Vital Disc Stats: The 4K Ultra HD Blu-ray
Sidekicks jumps into action for a brand new 2-disc 4K Ultra HD Blu-ray release from Vinegar Syndrome. The fifth entry in their growing VSU sublabel, the 4K is pressed on a Region Free BD-66 with the 1080p version and the bulk of the bonus features appearing on a Region A BD-50 disc. True to the VSU line, the discs are housed in a standard black 2-disc case without being stacked. The case has reversible insert artwork offering the golden theatrical poster art with a slipcover offering the white video artwork. Also included is a 40-page booklet featuring photos and essays from the film designed to look like one of Barry’s martial arts magazines. The whole package is housed in a magnetic bookcase with slick new custom art by Robert Sammelin.
Sourced from a new scan of the 35mm negative, Vinegar Syndrome gives this rental shop favorite a damned impressive HDR10 transfer. From the get-go of Barry’s first fantasy team-up with Chuck to the final martial arts tournament, the film looks fantastic. I hadn’t seen this flick in years and was blown away by the details in facial features, costumes, and the impressive effort in recreating scenes from some of Norris’ films. Film grain has a natural cinematic texture without appearing too noisy or distracting.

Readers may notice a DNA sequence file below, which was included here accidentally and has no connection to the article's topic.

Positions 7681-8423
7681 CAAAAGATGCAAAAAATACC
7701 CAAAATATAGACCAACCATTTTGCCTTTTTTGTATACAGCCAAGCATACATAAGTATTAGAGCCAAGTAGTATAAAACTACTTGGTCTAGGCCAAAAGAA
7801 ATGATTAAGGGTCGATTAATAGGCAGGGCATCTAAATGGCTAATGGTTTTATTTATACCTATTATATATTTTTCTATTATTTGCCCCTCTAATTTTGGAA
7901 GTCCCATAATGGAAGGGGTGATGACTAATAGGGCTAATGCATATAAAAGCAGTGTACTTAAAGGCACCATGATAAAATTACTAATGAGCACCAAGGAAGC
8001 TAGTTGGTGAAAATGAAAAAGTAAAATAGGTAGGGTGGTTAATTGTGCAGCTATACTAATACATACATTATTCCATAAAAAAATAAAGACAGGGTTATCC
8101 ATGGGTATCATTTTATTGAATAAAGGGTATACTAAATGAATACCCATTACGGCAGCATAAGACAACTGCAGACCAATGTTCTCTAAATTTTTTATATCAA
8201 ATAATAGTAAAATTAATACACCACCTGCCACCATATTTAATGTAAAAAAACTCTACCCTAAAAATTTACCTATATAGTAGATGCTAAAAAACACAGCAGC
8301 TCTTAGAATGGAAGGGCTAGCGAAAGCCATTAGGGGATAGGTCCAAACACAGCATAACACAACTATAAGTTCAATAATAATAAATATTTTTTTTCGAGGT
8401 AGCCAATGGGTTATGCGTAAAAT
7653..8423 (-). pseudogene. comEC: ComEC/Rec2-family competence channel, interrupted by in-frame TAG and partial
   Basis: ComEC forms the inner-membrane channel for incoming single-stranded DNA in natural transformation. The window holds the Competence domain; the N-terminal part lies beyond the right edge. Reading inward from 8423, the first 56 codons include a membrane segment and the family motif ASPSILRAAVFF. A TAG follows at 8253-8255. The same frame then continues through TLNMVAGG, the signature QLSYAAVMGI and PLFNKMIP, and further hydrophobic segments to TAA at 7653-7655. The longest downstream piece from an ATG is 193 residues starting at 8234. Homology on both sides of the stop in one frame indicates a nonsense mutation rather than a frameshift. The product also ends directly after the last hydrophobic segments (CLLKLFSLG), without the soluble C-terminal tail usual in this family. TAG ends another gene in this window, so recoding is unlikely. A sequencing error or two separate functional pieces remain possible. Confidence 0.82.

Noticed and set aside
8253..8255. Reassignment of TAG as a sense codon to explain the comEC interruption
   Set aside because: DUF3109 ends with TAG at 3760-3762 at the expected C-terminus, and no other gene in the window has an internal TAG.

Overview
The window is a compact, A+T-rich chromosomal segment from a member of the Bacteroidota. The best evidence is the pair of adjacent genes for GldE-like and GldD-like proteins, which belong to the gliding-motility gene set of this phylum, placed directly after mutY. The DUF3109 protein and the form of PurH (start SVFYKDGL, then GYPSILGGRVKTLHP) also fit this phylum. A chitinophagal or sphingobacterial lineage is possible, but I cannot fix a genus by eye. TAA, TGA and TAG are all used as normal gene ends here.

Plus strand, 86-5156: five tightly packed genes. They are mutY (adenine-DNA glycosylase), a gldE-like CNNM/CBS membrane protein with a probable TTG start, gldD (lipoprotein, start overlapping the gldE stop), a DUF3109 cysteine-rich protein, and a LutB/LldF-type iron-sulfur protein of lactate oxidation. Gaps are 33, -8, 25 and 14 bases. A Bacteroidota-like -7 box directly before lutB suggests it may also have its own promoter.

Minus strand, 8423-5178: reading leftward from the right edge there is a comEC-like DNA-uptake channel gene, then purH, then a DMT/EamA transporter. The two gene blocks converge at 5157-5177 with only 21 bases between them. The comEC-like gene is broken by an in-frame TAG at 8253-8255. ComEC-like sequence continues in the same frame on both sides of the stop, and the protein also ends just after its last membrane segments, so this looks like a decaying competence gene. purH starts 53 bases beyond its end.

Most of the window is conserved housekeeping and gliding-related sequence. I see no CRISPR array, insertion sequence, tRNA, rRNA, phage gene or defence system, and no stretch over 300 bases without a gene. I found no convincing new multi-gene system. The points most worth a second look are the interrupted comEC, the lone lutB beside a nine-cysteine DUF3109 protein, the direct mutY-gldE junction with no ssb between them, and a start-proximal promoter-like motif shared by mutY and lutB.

The HDR10 grading yields some impressive results for black levels, whites, and colors. Skin tones are healthy and natural while primaries get plenty of attention. Blacks are nice and deep with some great shadow definition for an image with plenty of depth. Whites are also bold and crisp - those white Karate gee’s or Barry’s fantasy white ninja suit are bright perfect white without blooming. I can't imagine this film has ever looked this good - even in theaters!
Sidekicks jumps into action with an effective DTS-HD MA 2.0 track. Dialog is strong and clear throughout without issue. Sound effects have the delightful canned 80s quality that is appropriately heightened for the big action sequences. Atmosphere is well-defined, classrooms, gymnasiums and the big martial arts tournament feel nice and expansive with an open soundscape. Alan Silvestri delivers a respectable score for the film, it’s not Back to the Future but it’s active enough to give the bigger setpieces plenty of heft. Free of any issues, this is an all around solid mix.
For the bonus features package Vinegar Syndrome delivers some nifty extras worth taking a look at. On the 4K disc are a pair of Audio Commentaries, the first is an entertaining sitdown with filmmaker Joe Begos and some friends while the second commentary features director Aaron Norris with Brad Henderson for a new commentary. Norris is engaged and active throughout highlighting aspects of the production and working with his brother again and getting the film to theaters. The Begos and friends commentary is a ton of fun, it’s like hanging out with a bunch of friends gathering together to watch a movie and riff away while thoroughly enjoying the show. After that we get a bunch of new interviews with Aaron Norris and other cast and crew that are well worth checking out
4K UHD Disc
Sure, Sidekicks isn’t the greatest movie ever made and it apes more than a few plot points from movies like The Karate Kid, but it’s got a big heart with great humor. It’s also a fun greatest hits reel of Chuck Norris’ movies! A nostalgic rental favorite, it was a lot of fun reconnecting with this one. Thanks to Vinegar Syndrome, Sidekicks picks up a winning 4K Ultra HD Blu-ray release with a terrific HDR10 transfer, clean clear audio, and a few hours of interesting bonus features including two worthwhile commentary tracks. Recommended